I have bumps on the back of my hand and up my forearm. What is causing this?
I'm a 26 year old female, I've had this condition for about 3 years. This always start in the spring, The bumps always start on the back of my hands, sometimes clear, sometimes red and they go up my forearm to the bend from my elbow. It doesn't affect the way I feel, there's no pain or itching associated with the bumps. I'm allergic to mosquito bites but I don't have any sort of other allergies, I don't sneeze when pollen levels are high, not allergic to any foods. The only medication I'm on is zarah, a birth control.
One possibility is that you are having a skin reaction to something in the environment, which could be an allergy or a contact reaction. Some of the common irritants that cause this include certain brands of soap, laundry detergent, and other personal care products. If you have recently switched a brand, this might be the cause. The fact that the symptoms seem to be seasonal also suggests that you may be allergic to something, especially if you also have other symptoms such as stuffy nose or itching eyes (although it sounds like you do not have these symptoms). Another possibility would be eczema. This is a condition caused by dryness of the skin due to a deficiency in certain molecules that help the skin stay moist. The treatment for eczema involves avoiding excessively drying the skin and also regular application of a thick moisturizer to trap in the skin's natural protective oils. Additionally topical steroid creams are sometimes needed. I suggest talking to your primary care doctor, especially if the symptoms are not improving or worsening. They will be able to help you figure out what might be going and decide whether or not any type of treatment is needed.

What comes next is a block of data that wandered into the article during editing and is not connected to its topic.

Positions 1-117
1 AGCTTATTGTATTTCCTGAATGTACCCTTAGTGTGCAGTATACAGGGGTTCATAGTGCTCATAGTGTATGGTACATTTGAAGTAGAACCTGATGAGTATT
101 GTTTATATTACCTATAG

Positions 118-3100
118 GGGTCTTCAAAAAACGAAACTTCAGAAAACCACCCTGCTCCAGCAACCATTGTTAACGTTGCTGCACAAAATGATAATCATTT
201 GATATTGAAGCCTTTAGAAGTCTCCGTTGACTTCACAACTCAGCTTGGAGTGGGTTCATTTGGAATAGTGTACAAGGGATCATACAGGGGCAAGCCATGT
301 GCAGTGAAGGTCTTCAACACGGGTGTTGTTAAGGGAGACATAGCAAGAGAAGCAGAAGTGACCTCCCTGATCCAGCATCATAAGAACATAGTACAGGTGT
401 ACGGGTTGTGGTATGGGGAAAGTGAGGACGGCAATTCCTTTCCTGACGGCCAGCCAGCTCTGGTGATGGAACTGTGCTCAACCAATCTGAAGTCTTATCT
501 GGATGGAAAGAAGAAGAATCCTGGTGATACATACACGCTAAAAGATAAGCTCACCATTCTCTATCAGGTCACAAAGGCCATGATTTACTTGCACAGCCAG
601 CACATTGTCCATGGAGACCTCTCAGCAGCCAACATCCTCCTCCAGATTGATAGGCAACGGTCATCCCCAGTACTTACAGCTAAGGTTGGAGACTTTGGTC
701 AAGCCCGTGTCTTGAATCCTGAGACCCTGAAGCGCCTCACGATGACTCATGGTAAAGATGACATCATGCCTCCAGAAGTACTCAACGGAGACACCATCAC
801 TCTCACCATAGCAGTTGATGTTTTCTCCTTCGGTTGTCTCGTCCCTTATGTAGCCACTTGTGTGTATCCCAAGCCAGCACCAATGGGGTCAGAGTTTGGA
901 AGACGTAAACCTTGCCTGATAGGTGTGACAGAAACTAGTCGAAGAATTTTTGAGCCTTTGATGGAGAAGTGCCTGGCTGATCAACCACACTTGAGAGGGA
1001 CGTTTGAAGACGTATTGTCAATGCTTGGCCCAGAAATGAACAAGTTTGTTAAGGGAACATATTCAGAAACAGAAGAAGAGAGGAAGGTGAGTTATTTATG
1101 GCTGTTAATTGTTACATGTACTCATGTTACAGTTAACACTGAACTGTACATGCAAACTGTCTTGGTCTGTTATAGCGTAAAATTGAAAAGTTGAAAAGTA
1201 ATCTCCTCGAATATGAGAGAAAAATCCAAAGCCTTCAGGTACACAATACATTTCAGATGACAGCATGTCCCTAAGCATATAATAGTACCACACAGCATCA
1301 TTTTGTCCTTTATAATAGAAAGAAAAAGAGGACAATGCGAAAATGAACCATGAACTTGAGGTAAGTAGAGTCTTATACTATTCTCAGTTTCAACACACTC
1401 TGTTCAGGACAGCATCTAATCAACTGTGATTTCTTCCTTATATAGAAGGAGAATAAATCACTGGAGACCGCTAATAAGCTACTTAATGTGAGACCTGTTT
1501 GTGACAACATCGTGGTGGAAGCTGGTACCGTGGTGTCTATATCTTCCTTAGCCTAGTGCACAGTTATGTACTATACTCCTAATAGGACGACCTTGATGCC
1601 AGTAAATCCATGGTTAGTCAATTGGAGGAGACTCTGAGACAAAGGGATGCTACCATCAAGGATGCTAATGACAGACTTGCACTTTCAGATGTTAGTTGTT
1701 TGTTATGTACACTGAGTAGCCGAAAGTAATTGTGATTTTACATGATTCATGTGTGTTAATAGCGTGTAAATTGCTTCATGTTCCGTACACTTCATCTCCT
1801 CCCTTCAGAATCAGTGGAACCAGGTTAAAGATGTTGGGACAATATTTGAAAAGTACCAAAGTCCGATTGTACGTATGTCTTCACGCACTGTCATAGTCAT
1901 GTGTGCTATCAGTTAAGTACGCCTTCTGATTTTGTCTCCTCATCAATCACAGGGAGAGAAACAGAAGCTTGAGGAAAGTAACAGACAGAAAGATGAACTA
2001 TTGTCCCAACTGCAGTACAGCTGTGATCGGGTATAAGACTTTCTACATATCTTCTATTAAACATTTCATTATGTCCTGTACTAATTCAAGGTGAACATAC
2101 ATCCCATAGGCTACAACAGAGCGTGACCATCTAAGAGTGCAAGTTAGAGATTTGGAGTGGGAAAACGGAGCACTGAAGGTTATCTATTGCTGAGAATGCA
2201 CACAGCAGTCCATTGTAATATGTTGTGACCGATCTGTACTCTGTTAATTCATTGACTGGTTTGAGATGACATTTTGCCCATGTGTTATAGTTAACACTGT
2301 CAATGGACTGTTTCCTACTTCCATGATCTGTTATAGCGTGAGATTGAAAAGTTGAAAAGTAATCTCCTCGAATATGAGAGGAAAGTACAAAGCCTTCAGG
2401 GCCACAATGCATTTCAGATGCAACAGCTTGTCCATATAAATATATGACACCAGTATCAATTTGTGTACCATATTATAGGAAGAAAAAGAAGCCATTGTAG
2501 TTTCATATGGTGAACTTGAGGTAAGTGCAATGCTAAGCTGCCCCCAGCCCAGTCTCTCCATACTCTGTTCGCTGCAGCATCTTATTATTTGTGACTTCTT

This answer is for general informational purposes only and is not a substitute for professional medical advice.
If you think you may have a medical emergency, call your doctor or (in the United States) 911 immediately. Always seek the advice of your doctor before starting or changing treatment. Medical professionals who provide responses to health-related questions are intended third party beneficiaries with certain rights under Zocdoc’s Terms of Service.
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